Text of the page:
Data Availability Statement

The raw data supporting the conclusions of this article will be made available by the authors, without undue reservation.

Ethics Statement

The studies involving human participants were reviewed and approved by the Korea University Institutional Review Board. The patients/participants provided their written informed consent to participate in this study.

Author Contributions

JS, HS, MP, SN, and C-YK designed the experiment, analyzed the results, and revised the manuscript. JS, HS, MP, and SN conducted the experiment. JS, HS, MP, and C-YK drafted the manuscript. All authors contributed to the article and approved the submitted version.

Funding

This work was supported by the AMOREPACIFIC Corp., the Ministry of Education of the Republic of Korea, and the National Research Foundation of Korea (NRF-2016S1A5A2A01023762).

Conflict of Interest

The authors declare that the research was conducted in the absence of any commercial or financial relationships that could be construed as a potential conflict of interest.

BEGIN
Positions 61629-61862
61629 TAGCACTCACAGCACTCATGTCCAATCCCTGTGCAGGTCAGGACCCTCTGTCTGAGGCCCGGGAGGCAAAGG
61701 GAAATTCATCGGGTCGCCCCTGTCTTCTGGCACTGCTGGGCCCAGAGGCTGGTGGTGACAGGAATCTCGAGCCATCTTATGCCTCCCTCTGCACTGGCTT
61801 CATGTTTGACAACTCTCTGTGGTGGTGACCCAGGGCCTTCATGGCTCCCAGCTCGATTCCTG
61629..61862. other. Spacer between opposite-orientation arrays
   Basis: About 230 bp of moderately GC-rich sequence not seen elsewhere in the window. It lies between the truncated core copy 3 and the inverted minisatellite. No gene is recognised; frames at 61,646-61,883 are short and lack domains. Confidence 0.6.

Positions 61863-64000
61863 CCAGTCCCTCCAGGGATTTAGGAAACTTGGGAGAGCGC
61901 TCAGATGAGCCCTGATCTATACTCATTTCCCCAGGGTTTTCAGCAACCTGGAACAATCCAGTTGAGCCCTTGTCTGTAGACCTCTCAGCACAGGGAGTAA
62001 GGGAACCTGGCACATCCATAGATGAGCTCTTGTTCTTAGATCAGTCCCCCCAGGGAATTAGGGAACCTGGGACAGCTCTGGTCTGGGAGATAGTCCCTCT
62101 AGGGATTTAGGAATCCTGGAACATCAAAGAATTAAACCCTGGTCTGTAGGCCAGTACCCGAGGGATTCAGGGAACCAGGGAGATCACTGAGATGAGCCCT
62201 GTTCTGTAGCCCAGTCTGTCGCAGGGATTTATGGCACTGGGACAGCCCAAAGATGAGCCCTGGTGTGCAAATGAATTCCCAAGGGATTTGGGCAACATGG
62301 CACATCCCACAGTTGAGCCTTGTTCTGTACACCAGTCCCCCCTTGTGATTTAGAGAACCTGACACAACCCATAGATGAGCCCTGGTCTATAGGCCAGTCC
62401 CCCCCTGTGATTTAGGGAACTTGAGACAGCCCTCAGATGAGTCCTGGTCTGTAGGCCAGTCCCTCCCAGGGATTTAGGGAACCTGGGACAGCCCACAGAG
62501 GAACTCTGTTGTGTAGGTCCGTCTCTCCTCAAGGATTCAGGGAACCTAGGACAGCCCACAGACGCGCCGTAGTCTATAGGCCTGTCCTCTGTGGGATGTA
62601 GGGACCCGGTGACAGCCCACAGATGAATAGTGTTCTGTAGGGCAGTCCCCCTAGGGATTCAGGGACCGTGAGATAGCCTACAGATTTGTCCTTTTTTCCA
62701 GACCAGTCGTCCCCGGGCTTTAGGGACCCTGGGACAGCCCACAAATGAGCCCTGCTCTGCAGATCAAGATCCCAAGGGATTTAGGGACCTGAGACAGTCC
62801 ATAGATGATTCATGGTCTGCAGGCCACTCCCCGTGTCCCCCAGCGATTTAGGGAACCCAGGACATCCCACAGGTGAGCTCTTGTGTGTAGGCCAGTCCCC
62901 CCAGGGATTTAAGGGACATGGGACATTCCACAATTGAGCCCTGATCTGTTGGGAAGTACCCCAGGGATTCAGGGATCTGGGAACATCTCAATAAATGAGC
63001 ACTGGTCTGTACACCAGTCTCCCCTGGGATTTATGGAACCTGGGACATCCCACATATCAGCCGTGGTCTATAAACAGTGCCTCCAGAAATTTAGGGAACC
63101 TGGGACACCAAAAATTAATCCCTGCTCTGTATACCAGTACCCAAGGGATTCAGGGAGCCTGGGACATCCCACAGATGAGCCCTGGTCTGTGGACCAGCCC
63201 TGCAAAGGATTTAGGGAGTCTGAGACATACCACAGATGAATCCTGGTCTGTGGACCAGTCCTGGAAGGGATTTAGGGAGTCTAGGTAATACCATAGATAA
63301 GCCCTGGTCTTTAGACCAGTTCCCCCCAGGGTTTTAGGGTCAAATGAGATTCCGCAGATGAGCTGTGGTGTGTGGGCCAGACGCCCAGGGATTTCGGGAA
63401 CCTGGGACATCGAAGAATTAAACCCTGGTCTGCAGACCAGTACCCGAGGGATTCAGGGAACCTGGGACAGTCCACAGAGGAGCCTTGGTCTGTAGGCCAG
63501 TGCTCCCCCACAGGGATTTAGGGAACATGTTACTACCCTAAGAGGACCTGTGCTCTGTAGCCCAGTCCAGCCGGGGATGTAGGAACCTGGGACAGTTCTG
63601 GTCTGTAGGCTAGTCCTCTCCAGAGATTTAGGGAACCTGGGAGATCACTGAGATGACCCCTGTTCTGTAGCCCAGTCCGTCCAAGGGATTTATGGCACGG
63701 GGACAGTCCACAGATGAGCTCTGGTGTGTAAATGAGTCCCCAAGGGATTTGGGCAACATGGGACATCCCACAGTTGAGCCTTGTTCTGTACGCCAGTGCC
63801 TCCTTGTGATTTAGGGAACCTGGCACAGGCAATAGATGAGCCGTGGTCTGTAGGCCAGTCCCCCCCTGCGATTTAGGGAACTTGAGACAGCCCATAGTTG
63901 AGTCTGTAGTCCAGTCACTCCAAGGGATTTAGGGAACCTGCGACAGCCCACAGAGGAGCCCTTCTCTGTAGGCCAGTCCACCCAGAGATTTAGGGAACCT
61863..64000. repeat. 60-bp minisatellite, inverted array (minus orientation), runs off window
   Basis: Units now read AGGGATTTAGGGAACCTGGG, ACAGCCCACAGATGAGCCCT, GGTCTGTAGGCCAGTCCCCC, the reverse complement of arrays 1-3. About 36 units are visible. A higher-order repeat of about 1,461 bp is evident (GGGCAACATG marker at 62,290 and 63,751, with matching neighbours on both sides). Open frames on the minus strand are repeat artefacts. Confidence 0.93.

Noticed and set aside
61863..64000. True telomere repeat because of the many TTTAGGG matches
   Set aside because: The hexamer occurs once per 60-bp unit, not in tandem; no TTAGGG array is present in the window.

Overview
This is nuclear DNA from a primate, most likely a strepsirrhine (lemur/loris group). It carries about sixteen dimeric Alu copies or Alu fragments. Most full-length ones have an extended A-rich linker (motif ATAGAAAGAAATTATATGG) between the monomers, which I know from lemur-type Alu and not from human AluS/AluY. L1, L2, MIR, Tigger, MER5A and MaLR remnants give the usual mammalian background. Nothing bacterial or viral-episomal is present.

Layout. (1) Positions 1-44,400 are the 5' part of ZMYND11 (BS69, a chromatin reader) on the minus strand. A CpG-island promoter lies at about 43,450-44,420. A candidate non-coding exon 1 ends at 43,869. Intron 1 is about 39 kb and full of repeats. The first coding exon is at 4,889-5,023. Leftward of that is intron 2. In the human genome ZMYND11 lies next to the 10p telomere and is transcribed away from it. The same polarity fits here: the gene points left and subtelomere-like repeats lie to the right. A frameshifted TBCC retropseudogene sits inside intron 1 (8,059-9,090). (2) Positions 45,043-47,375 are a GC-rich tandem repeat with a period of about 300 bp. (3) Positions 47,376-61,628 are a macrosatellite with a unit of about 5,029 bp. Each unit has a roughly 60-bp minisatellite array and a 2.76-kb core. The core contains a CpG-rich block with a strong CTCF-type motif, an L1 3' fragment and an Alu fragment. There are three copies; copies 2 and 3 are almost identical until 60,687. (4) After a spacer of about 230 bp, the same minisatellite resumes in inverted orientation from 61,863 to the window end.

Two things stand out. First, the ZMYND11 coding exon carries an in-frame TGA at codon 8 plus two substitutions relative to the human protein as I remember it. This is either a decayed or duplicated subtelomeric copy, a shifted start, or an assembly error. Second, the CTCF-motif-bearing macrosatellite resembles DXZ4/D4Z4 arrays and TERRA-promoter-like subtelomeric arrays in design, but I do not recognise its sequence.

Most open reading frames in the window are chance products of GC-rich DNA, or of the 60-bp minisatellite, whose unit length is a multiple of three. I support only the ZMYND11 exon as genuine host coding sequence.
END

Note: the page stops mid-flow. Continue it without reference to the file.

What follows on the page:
Publisher’s Note

All claims expressed in this article are solely those of the authors and do not necessarily represent those of their affiliated organizations, or those of the publisher, the editors and the reviewers. Any product that may be evaluated in this article, or claim that may be made by its manufacturer, is not guaranteed or endorsed by the publisher.

Acknowledgments

We thank Hyun Choi, Nam Young Cho, Moonha Kim, and Gusang Kwon of AMOREPACIFIC Corp., for their assistance and support and X-garage for their help regarding 3D printing.

Supplementary Material

The Supplementary Material for this article can be found online at: https://www.frontiersin.org/articles/10.3389/fpsyg.2022.854574/full#supplementary-material

Supplementary Video 1 | Shape set 1. Three shapes of set 1 are presented in the order of complexity. They were also used as stimuli in the visual condition of Experiment 2.

Supplementary Video 2 | Shape set 2. Three shapes of set 2 are presented in the order of complexity. They were also used as stimuli in the visual condition of Experiment 2.

Supplementary Video 3 | Shape set 3. Three shapes of set 3 are presented in the order of complexity. They were also used as stimuli in the visual condition of Experiment 2.

Footnotes



References